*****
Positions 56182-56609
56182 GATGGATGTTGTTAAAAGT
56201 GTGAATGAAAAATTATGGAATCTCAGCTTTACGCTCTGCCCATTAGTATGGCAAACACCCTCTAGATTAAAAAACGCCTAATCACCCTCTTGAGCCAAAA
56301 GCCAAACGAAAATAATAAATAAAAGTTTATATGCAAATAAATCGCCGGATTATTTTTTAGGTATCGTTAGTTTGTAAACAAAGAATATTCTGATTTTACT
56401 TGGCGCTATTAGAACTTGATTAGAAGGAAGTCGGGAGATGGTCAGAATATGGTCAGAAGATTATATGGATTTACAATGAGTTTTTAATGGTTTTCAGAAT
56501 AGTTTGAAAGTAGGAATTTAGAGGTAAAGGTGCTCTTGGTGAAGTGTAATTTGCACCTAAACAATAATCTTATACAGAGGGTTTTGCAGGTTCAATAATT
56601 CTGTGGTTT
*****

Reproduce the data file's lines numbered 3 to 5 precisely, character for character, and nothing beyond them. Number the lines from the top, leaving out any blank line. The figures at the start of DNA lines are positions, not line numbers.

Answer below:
56201 GTGAATGAAAAATTATGGAATCTCAGCTTTACGCTCTGCCCATTAGTATGGCAAACACCCTCTAGATTAAAAAACGCCTAATCACCCTCTTGAGCCAAAA
56301 GCCAAACGAAAATAATAAATAAAAGTTTATATGCAAATAAATCGCCGGATTATTTTTTAGGTATCGTTAGTTTGTAAACAAAGAATATTCTGATTTTACT
56401 TGGCGCTATTAGAACTTGATTAGAAGGAAGTCGGGAGATGGTCAGAATATGGTCAGAAGATTATATGGATTTACAATGAGTTTTTAATGGTTTTCAGAAT